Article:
: the study of religious faith, practice, and experience; especially : the study of God and of God’s relation to the world
It is one of those topics that makes many people uncomfortable. Like politics, theology is, by nature, divisive; most of the time there is no middle ground and it forces people to choose sides. Ironically, it often brings out the worst in people.
Still, I believe theology is necessary. In fact, I believe it’s unavoidable. Each of us has an opinion on God, or is in the process of forming one based on study or experience.
In light of that, here are 3 ways not to use theology. There are many more, but let’s start here.
1. Theology as a weapon
I’m right. You’re wrong. Nana-nana-boo-boo!
is cute in the mouth of a child, but when it comes from an adult, a supposed “mature” follower of Christ, it’s devastating, especially with the thought of Heaven and Hell looming in the distance.
Regardless of your seminary training or lack thereof, your take on eschatology, or whether you’re a Presbyterian, a Complementarian, or a hardcore Vegetarian, if your message is wrapped in pride it will be ineffective. Even worse, it will be repulsive
Quoting scripture to prove points and establish belief is great.I recommend memorizing this one first:
Instead, we will speak the truth in love, growing in every way more and more like Christ, who is the head of his body, the church. (Ephesians 4:15 NLT)
At some point, biblical truth has to flow from the mind (knowledge) to the heart (love for others) and out through the hands and feet (service and generosity).
2. Over think it.
The only thing worse than a know-it-all is a Christian know-it-all. Yes, Theology is a field of study, which by definition involves reasoning and analysis, but the Bible is more than a text-book; it is a God-inspired series of books meant to lead people to faith in Jesus Christ.
When theological study becomes a purely academic pursuit, the beauty is lost. I have been involved in conversations that became debates that eventually lead to frustration and confusion, and in some cases, fractured relationships. We would just take turns one-upping each other in biblical understanding and interpretation. These talks were all head and no heart.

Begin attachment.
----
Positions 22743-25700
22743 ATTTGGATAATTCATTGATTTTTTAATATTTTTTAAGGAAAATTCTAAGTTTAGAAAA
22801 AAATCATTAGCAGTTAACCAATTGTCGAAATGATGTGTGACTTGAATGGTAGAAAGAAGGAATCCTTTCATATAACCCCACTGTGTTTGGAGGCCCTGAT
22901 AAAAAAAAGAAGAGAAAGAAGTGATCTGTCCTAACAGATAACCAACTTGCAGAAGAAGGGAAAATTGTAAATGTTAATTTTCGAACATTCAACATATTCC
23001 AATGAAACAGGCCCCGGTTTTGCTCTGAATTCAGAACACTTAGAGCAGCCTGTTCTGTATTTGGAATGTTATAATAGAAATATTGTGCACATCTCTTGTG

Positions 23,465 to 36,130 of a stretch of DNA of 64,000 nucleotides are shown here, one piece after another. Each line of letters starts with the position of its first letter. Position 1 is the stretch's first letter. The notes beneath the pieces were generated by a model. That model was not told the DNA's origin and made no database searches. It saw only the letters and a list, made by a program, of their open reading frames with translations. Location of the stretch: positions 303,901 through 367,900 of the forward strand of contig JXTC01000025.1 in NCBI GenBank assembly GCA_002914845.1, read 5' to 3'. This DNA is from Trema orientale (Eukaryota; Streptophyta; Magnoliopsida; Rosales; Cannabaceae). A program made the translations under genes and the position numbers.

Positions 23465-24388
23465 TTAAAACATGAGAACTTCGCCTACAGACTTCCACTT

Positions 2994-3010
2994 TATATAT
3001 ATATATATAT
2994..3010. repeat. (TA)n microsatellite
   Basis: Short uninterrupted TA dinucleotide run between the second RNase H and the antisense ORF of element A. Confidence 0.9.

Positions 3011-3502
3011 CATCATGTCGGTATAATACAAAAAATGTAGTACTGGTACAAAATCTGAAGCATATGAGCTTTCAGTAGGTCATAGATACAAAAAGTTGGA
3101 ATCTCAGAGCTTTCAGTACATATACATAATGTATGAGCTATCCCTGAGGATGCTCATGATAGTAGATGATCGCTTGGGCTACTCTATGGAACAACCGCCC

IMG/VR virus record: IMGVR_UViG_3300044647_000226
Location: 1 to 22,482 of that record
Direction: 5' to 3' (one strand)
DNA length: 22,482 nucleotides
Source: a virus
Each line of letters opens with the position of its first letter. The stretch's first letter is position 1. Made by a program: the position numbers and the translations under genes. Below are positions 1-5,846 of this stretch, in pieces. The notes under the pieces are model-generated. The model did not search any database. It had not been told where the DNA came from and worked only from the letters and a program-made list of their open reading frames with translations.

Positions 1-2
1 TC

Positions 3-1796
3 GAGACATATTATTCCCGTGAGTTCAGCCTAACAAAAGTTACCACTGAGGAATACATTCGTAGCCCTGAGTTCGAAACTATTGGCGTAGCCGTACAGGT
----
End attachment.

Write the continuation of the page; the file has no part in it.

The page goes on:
And anybody with even a cursory understanding of the Bible knows that God is after both.
Jesus replied, “You must love the Lord your God with all your heart, all your soul, and all your mind.” (Matthew 23:37 NLT)
Theology that is purely intellectual may impress some people, but is that the point?
3. Under think it.
This is the other end of the spectrum. People on this side of theology rely solely on feelings and experience.
The only problem here is that feelings are fickle. Feelings lie.
Moods swing. Experience is relative. Feelings change with weather and circumstance.
Truth, however, does not. If it’s true it’s true.
For this reason, theology needs an anchor of some kind, a reference. I suggest the Bible. But using the Bible requires study, which in turn requires thought. Remember, while God desires the heart, and all the emotion and feeling that comes with it, He is also after the mind.
People need to know—You need to know!—why you believe what you believe, what shapes your world view. These are a few books that have helped me:
To me, Christian Theology is not about, “Here are all the answers,” as much as it is about, “Here is the one who has all the answers.” It’s a directional sign, not a destination.
What would you add to this list? Joint the discussion below.
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Photo Credit: notashamed (Creative Commons)